In the top ten books I have listened to. Usually, military history is tough to listen to. Too many places and names. This was well written, and well read, and because I had a significant background in the topic it was easy to follow.
If you are like me and watched movies like Patton and The Big Red One as a kid, this book and its predecessor puts it all in context. For military enthusiast, this book is a must.
Its just a good fun time. It isn't serious literature, but a good spy novel.
Seriously, George Guidall could read the phone book and I would listen to it. The guys voice is gold!
I had a hard time engaging with this book. It is part of a larger series written by GMF. The prior books had the same narrator whose voice, tone, and tempo were familiar to me. I am not sure why Audible doesn't have the version the prior narrator performed, but this is a weaker version.
Definitely. This book does a masterful job describing not only the blow by blow accounts of the war, but also the home front of Nazi Germany. The most interesting aspect was the accounts of life in Germany immediately after the war.
People like me who have an interest in this area of history were brought up believing that the Nazis were a small minority who did not enjoy the support of the German people. Furthermore, the German people had no idea about what was happening in the death camps. This book shatters that myth, and destroys the long professed alibi of the German people that it was all the SS and Nazis who committed atrocities.
The accounts of the Wehrmacht's interaction with the civilian population in Eastern Europe and Russia strips away any pretense that the SS were the only bad guys in the war.
One criticism I have of the book is that the author is a too kind to Soviet Russia, and discounts many atrocities that they committed. Keeping that in mind, it was a good read.
The book was interesting, but a bit repetitive. I seemed to plow the same ground (no pun intended) over and over again.
Very few authors are gifted narrators. These authors are now elderly women, whose voices sound like they belong to old women in Florida or Arizona retirement communities talking about golf. If you are narrating a book about sex, a voice that matches the topic is necessary. I was kind of annoyed by a grandmotherly voice talking about swinging and multiple sex partners.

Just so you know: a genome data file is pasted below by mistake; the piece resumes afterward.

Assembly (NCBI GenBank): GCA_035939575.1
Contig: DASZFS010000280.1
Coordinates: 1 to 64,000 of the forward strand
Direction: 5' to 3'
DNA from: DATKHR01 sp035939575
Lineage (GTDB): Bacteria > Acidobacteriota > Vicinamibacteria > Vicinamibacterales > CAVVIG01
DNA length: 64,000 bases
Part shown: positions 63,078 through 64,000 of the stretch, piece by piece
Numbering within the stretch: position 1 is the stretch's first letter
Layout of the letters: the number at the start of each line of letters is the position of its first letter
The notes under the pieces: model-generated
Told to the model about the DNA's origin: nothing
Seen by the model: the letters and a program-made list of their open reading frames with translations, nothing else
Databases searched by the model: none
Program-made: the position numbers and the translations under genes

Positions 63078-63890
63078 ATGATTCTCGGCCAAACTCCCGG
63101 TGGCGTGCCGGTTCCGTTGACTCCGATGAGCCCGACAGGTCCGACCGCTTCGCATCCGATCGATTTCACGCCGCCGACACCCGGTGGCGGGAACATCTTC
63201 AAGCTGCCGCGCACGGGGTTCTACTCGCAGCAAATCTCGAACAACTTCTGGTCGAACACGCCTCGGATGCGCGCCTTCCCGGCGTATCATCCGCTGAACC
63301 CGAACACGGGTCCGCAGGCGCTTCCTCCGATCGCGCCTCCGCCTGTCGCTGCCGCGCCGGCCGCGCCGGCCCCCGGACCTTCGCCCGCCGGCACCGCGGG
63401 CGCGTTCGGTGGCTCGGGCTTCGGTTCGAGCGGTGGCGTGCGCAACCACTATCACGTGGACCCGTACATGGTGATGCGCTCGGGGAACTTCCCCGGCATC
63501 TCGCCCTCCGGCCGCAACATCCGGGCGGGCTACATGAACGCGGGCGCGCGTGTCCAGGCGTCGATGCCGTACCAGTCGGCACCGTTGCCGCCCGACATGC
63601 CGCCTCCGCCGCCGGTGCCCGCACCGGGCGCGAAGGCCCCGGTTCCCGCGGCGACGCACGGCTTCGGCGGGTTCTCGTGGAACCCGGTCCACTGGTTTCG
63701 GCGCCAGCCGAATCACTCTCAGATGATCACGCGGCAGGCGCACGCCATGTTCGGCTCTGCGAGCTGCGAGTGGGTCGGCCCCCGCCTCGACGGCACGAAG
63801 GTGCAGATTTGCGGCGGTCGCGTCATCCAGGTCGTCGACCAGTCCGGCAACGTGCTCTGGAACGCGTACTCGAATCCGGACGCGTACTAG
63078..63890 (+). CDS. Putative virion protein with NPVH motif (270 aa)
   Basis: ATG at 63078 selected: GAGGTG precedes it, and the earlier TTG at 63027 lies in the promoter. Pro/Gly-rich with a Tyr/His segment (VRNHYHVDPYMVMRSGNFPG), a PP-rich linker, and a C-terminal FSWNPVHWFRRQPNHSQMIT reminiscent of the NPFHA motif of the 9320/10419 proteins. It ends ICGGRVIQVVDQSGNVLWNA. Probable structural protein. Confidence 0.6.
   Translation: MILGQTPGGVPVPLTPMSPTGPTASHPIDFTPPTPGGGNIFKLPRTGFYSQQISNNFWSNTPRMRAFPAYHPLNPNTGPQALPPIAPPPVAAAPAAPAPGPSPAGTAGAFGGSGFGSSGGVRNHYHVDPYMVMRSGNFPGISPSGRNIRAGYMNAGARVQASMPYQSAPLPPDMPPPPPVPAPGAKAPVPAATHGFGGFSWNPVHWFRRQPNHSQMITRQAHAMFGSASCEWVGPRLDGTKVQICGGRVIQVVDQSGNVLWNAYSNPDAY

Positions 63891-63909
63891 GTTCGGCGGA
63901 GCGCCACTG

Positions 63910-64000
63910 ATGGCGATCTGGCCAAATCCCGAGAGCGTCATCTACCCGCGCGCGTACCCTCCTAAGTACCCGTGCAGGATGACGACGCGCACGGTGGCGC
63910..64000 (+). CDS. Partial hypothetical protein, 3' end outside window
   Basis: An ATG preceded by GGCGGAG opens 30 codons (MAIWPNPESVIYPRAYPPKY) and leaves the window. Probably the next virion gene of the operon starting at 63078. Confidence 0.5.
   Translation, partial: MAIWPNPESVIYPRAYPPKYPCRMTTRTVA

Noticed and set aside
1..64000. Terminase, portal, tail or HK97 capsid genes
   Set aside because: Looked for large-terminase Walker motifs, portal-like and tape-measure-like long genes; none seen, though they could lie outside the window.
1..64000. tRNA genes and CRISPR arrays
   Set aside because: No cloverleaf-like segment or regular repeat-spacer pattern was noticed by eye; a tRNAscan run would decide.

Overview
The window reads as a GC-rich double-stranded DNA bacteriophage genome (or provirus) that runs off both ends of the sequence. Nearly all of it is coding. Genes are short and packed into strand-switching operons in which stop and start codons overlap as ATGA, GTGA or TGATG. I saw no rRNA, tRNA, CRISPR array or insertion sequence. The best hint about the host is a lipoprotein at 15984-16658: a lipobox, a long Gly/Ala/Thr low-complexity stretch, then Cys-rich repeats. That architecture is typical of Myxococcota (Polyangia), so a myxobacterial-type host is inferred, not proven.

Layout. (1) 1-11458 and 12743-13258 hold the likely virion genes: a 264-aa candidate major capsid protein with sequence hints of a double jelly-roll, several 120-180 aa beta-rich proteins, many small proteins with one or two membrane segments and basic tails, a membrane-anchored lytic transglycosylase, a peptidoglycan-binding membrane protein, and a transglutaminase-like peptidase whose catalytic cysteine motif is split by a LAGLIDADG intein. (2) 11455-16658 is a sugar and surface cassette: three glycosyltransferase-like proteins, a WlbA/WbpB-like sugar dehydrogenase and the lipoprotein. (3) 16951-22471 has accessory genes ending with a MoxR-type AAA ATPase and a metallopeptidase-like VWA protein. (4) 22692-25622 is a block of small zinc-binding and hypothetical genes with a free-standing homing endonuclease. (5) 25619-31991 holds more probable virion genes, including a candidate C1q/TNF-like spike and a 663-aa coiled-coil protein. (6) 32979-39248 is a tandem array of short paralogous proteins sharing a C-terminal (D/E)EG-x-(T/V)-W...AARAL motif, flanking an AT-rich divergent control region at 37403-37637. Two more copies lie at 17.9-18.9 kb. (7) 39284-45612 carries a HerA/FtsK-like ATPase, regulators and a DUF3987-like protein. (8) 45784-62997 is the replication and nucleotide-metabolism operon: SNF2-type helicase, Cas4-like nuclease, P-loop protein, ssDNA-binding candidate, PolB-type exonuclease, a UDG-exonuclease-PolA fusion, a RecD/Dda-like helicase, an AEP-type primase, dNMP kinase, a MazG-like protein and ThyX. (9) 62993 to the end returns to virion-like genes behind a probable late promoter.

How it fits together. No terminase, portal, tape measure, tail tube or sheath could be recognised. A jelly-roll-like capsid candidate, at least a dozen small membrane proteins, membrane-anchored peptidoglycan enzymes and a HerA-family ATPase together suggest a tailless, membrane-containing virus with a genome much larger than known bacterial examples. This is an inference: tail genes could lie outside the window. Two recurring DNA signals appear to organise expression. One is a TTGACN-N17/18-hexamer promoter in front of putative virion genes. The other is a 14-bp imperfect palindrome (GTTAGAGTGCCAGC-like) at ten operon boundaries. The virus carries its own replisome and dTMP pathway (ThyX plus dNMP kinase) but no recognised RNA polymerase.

Yes, because it tells the truth and strips the BS away from the history we were taught. We watched movies like Patton and thought the US was amazing in WW2. The reality is that, like in the build up to Iraq, the Americans were naïve. To me, it was stunning to see how ill prepared and clueless we were going into WW2. Thank god we went to Africa first and got our asses kicked, otherwise we would have gone straight to Normandy, lost, and Germany would control Europe still today.
I will listen to any thing he narrates. He is the best!
I loved how the personal side of "the enemy" was shown. Its so easy to ignore or demonize an enemy, but they, like we, struggle to keep humanity in the midst of battle. This book shows how hard it must have been for Germans to keep duty and humanity in balance. It also had very poignant moments. Its was well worth the credit.
This is a middle of the pack book. The trouble with military history in audio format is that you zoom past the large number of places names and dates. Its hard to keep it all straight. It was interesting, and I knew next to nothing about this period in history, so I am glad I got it.
The only reason I wouldn't read it again is because I already know the denouement (sp). I didn't see that coming. WOW!
I would tell you but it would ruin the entire book.
I really liked the tag team reading. At first it threw me off, but then it made sense.
if the authors had been more interested in history than covering the Mormon church's back side this would have been a better read.
No. These guys were hacks. They had one mission with this book: convince Mormon faithful that their leaders were as innocent as Mormon clergy tells them they are. It was ridiculous. The claim that they had access to church archives may have been true only because the church knew these guys could be trusted to ignore any incriminating evidence.
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